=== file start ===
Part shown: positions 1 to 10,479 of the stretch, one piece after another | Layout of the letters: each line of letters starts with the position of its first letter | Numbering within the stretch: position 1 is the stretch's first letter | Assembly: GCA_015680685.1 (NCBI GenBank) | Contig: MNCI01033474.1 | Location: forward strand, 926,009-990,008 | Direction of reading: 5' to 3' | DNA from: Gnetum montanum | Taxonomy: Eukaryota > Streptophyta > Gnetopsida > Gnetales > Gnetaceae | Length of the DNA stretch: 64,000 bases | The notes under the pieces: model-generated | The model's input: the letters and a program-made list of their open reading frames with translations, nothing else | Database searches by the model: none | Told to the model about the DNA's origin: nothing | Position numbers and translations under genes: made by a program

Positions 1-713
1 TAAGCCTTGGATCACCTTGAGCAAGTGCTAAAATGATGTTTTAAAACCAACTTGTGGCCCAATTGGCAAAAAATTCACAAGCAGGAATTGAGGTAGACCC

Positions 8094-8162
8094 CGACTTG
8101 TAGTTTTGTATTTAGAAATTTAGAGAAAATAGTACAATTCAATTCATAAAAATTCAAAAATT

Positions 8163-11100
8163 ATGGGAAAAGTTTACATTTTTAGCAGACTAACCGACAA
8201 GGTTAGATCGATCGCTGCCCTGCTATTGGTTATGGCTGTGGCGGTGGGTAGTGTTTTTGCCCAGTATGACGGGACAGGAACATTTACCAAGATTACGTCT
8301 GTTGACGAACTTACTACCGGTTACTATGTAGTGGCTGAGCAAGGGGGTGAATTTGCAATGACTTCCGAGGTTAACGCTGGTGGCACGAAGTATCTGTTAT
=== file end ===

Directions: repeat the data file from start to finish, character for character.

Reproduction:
Part shown: positions 1 to 10,479 of the stretch, one piece after another | Layout of the letters: each line of letters starts with the position of its first letter | Numbering within the stretch: position 1 is the stretch's first letter | Assembly: GCA_015680685.1 (NCBI GenBank) | Contig: MNCI01033474.1 | Location: forward strand, 926,009-990,008 | Direction of reading: 5' to 3' | DNA from: Gnetum montanum | Taxonomy: Eukaryota > Streptophyta > Gnetopsida > Gnetales > Gnetaceae | Length of the DNA stretch: 64,000 bases | The notes under the pieces: model-generated | The model's input: the letters and a program-made list of their open reading frames with translations, nothing else | Database searches by the model: none | Told to the model about the DNA's origin: nothing | Position numbers and translations under genes: made by a program

Positions 1-713
1 TAAGCCTTGGATCACCTTGAGCAAGTGCTAAAATGATGTTTTAAAACCAACTTGTGGCCCAATTGGCAAAAAATTCACAAGCAGGAATTGAGGTAGACCC

Positions 8094-8162
8094 CGACTTG
8101 TAGTTTTGTATTTAGAAATTTAGAGAAAATAGTACAATTCAATTCATAAAAATTCAAAAATT

Positions 8163-11100
8163 ATGGGAAAAGTTTACATTTTTAGCAGACTAACCGACAA
8201 GGTTAGATCGATCGCTGCCCTGCTATTGGTTATGGCTGTGGCGGTGGGTAGTGTTTTTGCCCAGTATGACGGGACAGGAACATTTACCAAGATTACGTCT
8301 GTTGACGAACTTACTACCGGTTACTATGTAGTGGCTGAGCAAGGGGGTGAATTTGCAATGACTTCCGAGGTTAACGCTGGTGGCACGAAGTATCTGTTAT